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NEWS STORIES

You may soon be allowed to keep Submitted: 07/22/2013
Story By Lyndsey Stemm


RHINELANDER - You may already grow your own vegetables, but people in Rhinelander could soon also raise their own chickens. The city's Protection of Persons and Property Committee met today to consider just that.

The committee heard a proposal to allow backyard chickens within the city limits. If they approve, the full city council will vote on weather to adopt the ordinance.

Rhinelander resident Jen VanOrder made the proposal. She also submitted examples of regulations that other cities use.

"It's pretty basic, common sense stuff. They have to have an adequate shelter; it has to be kept sanitary and clean. Obviously the rule is no roosters; you don't need roosters to have egg production. You are only allowed four hens and you have to get a license from the city," says VanOrder.

Fire Chief Terry Williams will work with VanOrder to fine-tune the regulations they'll propose to the city. They'll bring it back up with the PPP committee next month, and then the full council can vote.

Sue Schneider lives just outside of Rhinelander in Pine Lake. She's been raising chickens for years.

She understands concerns people might have about their neighbors keeping chickens, but says hers have never had a problem.

"They're easy to keep clean; shovel out their cook, you know, once a month and that keeps down any odor or anything like that. As far as taking care of them, that is always a possibility. They need to be watered and fed every day. But like I said, it only takes five minutes," says Schneider.

We asked our Facebook friends what they thought. There were a few people who were not crazy about the idea. They worried about cleanliness and people not taking proper care of the chickens. But most people said if their neighbors followed the rules they wouldn't mind. Some even said they thought it was a good idea.



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 IN OTHER NEWS
What We're Working OnSubmitted: 07/28/2015

- After years of rumbling over potholes, drivers in Rhinelander will soon be able to travel smoothly over Lincoln Street. The city will completely resurface the busiest part of the road starting Monday. We'll have what drivers need to know.

- Veterinarians in the Northwoods have been treating more cases of heartworm in dogs lately. The illness can leave a foot-long parasite in your dog's body. We take a look at treatment and prevention.

- The Northwoods attracts campers from all across the state every summer. But tonight at 5, we'll introduce you to some Boy Scouts who ventured more than 3,000 miles to visit Langlade County.

- Learn more about spiny water flea, one of the newer invasive species in Northwoods lakes.

- And we'll look at the Wabeno Art and Music Fest, a first-year event coming up this weekend.

We'll have the details on these stories and more tonight on Newswatch 12 - news from where you live.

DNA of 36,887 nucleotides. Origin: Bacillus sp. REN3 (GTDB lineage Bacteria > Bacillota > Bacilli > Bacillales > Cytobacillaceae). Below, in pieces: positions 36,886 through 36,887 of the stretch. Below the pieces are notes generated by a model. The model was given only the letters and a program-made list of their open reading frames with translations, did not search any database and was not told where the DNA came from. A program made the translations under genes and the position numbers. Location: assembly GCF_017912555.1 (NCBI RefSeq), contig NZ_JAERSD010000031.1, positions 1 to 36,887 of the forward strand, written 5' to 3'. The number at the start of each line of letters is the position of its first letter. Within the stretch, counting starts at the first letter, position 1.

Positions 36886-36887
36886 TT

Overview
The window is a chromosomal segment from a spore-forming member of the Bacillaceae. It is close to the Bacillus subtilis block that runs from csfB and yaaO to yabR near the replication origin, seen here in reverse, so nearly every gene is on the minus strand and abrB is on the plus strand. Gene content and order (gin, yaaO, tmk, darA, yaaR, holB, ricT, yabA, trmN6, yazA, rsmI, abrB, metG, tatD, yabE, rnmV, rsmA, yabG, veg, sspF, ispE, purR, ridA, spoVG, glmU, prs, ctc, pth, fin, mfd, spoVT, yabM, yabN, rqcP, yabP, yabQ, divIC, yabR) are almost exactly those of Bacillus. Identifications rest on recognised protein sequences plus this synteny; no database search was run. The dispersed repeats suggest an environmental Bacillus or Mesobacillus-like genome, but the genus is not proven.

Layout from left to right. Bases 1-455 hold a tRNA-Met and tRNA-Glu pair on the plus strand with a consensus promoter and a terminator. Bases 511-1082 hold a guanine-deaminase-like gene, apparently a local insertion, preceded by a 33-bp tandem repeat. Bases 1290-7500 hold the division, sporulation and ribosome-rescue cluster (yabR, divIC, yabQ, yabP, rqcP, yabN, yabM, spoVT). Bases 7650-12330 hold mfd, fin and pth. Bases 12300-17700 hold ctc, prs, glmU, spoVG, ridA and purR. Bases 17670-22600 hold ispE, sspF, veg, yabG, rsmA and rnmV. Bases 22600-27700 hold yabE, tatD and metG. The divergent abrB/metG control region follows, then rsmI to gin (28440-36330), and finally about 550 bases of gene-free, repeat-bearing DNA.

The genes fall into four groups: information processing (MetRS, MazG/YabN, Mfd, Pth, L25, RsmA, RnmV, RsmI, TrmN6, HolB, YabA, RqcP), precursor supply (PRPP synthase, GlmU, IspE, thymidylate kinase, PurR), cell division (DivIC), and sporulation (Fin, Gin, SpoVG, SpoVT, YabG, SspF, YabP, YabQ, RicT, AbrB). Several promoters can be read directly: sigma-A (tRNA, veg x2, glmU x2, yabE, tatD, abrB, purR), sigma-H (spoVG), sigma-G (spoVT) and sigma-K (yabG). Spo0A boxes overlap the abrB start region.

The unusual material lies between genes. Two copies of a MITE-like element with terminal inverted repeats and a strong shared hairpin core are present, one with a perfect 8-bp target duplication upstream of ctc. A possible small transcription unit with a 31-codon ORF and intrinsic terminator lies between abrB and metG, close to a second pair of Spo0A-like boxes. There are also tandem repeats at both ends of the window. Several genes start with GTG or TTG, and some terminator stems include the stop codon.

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VILAS COUNTY - "Back in 2010, people wanted answers," says DNR Research Scientist Dr. Carl Watras, who works out of the UW-Madison Trout Lake Research Station in Boulder Junction.

Lake levels across the Northwoods were down. Way down.

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WABENO - Wabeno wants to draw more and more people to its small community by making improvements such as building new trails and hosting new cultural events.

This weekend, the town will host the first ever Wabeno Art and Music Fest. People in Wabeno say they have a unique passion for the arts.

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RHINELANDER - A crash sent a driver to the hospital in Rhinelander Tuesday morning.

Police say a man driving a pickup truck ran into a parked car on Evergreen Court around 9 a.m.

The crash threw the parked car into the front yard of a nearby home.  No one else was hurt.

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RHINELANDER - As temperatures rise in the dog days of summer, knowing how to prevent and react to heat exhaustion can save a life.

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CHICAGO - Wisconsin Governor Scott Walker wants to see changes to the U.S. Environmental Protection Agency.

He thinks the EPA should become an "umbrella organization," with most of its powers shifted to state regulators.

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RHINELANDER - We may soon need more substance abuse counselors in the Northwoods. The demand for trained counselors is expected to increase in the next ten years.

That's why Nicolet College will offer a new technical diploma this fall for substance abuse counseling. The diploma is set up to benefit both students and professionals wanting to learn more.

"It will augment really, well people who are already in the helping and counseling professions like nurses, social workers and therapists," said Lenore Blemke, Dean of Health Occupations for Nicolet College. "This will give them an additional credential."

Counselors can be found at places like Koinonia treatment center in Rhinelander.

Koinonia has several substance abuse counselors who help people recognize their addictions and how they may affect their lives.

"It's really neat to see individually what they start to recognize about their addiction and how that has impacted them personally and for them to start to get to know themselves, aside from who they are with their substance use," said Jessica Krueger, Mental Health and Substance Abuse Therapist at Koinonia Treatment Center.

The training involves 28 credits in related subjects. Nicolet will offer the program both in the classroom and online.

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